When you think of a robot, what do you see? A machine that looks a bit like you and me?
The reality is that robots can come in many different shapes and sizes. They don’t need to look like humans—in fact, most don’t.
What a robot looks like depends on its purpose. Flying robots might look like helicopters, or have wings like insects or birds. Cleaning robots often look like little vacuums. Robots that are meant to interact with people often have a face, eyes, or a mouth—just like we do!
Whether they look like us or not, most robots have three essential ingredients that make them a robot: sensors, actuators, and programs.
Together, these ingredients are what make a robot different from other electronics and gadgets you might have around your house, like your computer, your washing machine, or your toaster.
Sensors, Actuators, and Programs
First, a robot has sensors that allow it to perceive the world. Just like we have eyes to sense light, ears to sense sound, and nerves in our skin that sense if something is touching us, robots have light sensors and cameras so they can “see,” microphones so they can “hear,” and pressure sensors so they can “feel” the things around them.
The kinds of sensors that a robot needs depends on what the robot was made for. A robot vacuum cleaner might use a bumper with pressure sensors to understand where a wall is. A flying robot uses a group of sensors called an inertial measurement unit (IMU) to help it stay balanced when it flies. Some of the sensors used by robots are very different from the kinds of sensors used by people.
Second, a robot has actuators that allow it to move around. We might use our legs and feet to walk and run, and we might use our hands to pick up an orange and peel it. A robot might use actuators such as motors and wheels to drive places, and finger-like grippers to grab objects and manipulate them or turn them around.
Third, a robot needs a program that lets it act on its own based on what it is sensing. This ability to act on one’s own is called autonomy. Let’s look at this idea of autonomy more closely.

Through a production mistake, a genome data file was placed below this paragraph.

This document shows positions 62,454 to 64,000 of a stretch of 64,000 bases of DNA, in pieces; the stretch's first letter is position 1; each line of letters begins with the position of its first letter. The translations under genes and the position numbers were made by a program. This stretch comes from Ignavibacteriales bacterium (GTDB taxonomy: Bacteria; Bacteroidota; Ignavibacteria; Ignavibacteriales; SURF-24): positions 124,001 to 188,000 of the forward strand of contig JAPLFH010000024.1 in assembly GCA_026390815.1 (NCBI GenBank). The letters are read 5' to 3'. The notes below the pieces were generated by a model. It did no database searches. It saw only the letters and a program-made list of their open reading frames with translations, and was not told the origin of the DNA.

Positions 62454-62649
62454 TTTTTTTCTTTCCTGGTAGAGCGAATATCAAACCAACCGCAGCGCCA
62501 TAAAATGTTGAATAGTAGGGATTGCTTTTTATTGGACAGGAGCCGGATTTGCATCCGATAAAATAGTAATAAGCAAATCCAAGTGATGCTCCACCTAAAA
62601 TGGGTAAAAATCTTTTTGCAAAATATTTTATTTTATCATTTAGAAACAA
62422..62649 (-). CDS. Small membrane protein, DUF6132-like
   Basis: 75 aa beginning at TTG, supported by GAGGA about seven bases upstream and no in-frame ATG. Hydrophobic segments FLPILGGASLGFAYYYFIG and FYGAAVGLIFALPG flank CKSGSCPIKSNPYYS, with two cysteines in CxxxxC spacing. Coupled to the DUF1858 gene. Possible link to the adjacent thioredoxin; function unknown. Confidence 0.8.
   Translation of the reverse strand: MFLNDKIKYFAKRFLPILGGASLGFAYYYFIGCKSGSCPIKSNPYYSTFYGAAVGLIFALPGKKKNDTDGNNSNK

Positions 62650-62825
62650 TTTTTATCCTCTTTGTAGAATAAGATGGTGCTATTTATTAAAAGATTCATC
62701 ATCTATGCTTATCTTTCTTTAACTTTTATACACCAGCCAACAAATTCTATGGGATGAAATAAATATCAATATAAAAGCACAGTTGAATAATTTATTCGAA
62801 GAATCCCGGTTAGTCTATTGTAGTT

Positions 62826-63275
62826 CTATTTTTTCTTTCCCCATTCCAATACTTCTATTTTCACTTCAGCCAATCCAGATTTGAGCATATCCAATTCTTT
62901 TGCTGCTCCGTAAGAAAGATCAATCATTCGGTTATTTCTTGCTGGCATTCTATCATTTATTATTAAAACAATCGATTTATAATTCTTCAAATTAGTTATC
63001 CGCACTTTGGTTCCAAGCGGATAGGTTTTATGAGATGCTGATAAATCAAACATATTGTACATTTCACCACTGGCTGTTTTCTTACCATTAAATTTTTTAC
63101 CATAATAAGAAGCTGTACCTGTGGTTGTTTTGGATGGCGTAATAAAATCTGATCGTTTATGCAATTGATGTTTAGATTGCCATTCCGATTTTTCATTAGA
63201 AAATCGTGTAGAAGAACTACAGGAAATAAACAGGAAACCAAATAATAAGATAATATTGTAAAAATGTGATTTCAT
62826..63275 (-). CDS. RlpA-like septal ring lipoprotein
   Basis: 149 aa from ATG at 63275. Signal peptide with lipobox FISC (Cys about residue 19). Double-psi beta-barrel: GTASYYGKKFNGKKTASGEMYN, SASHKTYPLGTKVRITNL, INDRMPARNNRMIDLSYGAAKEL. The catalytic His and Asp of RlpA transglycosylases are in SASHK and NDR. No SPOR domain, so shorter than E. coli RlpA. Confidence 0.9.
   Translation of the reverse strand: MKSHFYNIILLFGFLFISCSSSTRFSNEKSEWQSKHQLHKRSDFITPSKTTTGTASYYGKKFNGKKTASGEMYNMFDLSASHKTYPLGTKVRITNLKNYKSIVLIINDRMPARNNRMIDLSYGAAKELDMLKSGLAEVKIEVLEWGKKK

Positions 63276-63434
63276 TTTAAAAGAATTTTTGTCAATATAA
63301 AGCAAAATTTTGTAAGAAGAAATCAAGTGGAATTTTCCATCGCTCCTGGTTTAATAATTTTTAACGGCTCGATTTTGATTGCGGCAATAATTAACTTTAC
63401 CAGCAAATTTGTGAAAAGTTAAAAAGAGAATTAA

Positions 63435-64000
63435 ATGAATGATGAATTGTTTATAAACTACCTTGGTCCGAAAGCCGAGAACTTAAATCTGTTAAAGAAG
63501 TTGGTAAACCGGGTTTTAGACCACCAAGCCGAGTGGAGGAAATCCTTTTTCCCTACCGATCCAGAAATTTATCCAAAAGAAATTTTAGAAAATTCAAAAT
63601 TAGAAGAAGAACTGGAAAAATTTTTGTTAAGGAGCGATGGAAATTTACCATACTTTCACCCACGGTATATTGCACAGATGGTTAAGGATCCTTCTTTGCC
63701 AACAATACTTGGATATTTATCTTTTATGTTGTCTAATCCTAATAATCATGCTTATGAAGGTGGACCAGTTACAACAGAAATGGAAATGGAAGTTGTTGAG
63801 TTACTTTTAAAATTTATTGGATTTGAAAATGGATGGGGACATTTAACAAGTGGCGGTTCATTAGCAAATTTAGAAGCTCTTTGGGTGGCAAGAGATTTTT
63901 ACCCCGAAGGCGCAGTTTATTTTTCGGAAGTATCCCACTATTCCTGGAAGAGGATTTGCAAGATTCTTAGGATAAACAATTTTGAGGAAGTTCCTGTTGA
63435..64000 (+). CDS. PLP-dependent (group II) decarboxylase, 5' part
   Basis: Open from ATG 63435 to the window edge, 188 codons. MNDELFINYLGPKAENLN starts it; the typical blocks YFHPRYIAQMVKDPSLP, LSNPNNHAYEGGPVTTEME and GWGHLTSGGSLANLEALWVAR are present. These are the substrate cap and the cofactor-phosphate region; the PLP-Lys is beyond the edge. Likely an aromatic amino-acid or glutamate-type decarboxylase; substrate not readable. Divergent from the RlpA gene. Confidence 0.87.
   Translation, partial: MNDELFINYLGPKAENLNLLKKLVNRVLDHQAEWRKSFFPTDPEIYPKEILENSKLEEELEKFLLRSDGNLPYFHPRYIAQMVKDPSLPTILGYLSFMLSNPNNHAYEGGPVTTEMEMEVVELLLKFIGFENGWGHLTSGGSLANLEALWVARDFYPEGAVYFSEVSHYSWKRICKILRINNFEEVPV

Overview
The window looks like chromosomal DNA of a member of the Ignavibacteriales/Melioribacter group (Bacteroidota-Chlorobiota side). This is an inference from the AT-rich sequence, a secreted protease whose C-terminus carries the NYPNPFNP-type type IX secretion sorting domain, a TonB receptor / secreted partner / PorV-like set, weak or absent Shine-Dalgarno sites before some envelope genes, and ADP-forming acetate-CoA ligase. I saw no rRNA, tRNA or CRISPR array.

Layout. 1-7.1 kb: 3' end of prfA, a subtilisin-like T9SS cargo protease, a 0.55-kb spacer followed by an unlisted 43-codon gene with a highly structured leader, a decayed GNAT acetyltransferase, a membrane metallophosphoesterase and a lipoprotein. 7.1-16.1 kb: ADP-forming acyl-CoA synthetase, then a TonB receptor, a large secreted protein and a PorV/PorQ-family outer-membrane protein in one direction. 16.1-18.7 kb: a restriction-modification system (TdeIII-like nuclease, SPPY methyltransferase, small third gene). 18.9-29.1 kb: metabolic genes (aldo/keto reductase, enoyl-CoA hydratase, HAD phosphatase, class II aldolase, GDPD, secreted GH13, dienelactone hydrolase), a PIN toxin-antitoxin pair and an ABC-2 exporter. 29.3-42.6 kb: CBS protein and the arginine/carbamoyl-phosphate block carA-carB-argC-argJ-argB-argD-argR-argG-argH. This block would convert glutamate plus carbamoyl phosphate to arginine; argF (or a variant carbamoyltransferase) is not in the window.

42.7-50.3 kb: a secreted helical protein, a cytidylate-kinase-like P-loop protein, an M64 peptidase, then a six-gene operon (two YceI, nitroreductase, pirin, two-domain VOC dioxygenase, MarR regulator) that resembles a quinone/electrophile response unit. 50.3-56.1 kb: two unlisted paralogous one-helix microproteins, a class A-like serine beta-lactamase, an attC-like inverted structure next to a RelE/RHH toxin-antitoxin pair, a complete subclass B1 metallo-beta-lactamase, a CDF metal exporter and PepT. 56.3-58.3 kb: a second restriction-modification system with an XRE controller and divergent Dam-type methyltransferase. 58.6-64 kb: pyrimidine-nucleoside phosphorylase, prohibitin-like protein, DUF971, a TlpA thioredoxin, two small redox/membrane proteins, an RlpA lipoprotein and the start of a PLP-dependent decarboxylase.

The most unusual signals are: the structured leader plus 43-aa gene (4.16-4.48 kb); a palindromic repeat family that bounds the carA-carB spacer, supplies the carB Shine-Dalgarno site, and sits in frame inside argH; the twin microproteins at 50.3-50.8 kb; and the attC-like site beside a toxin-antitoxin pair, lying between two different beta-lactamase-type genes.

Can you think of anything that has autonomy? People have autonomy, because they can decide for themselves how to behave or move—at least most of the time! Your toaster, your washing machine, or a remote-controlled toy are examples of machines that don’t have autonomy, because they depend on a person to make decisions for them.
When a robot is autonomous, it’s not quite the same as a person being autonomous, because a person still has to write the computer program that tells the robot what to do.
For example, when we listen to music, our brains are in charge of telling us how to move our own legs to the beat—we don’t need someone to move our legs for us!
But what if we want to build a robot that can autonomously dance to a beat? What three basic things would we need?
1. Sensor. We would need a microphone (sound sensor) so that the robot could hear the music.
2. Actuators. We would need some actuators (like motors with wheels) so that the robot could move.
3. Program. We would need to write a program that says to the robot: “When you hear the music beat, move this way.”
We would also need a computer—the robot’s brain—that could process all the sensory information and run the program, and some kind of power supply (like a battery) to provide electricity to our robot.
The video above shows a simple robot that has been programmed to dance autonomously when it hears music. Check out those dance moves!
Some robots are more advanced than our little dancing robot. Autonomous cars, for example, have advanced sensors that allow them to measure the distance to all objects in their environment and build a 3-dimensional (3-D) map of the area. They then have an advanced program that understands the meaning of the cars, roads, and obstacles in the 3D map. Based on this understanding, the program controls the robot’s speed and steering.
Other robots are being designed to help at home, explore space, or improve our efficiency at work. Whatever their purpose, each robot will need a carefully thought-out set of sensors, actuators, and programs.
While robots are becoming more advanced, it’s important to understand their limitations. How can they interact with humans in a natural way? How do they adapt to the real world, which is often full of unexpected events that are hard for machines to understand? And how can we make batteries that will keep them powered for long periods and that aren’t too heavy to carry around? These are the kinds of questions that robotics experts are working hard to solve.
something appearing in three dimensions, giving the appearance of depth.
device designed to access data, perform prescribed tasks at high speed, and display the results.
ability to accomplish a task.
set of physical phenomena associated with the presence and flow of electric charge.
devices or tools that use electricity to work.
device or work-saving tool.
skillful managment or direction.
something that slows or stops progress.
the way that you notice or understand something using one of your senses.
set of coded instructions for the automatic performance of a task provided to a robot or computer.
distant or far away.
machine that can be programmed to perform automatic, mechanical tasks.
branch of electronics that deals with the study, construction, operation, and use of robots, or machines that can perform tasks.
instrument that receives a signal and transmits data about that signal, such as data on light or heat.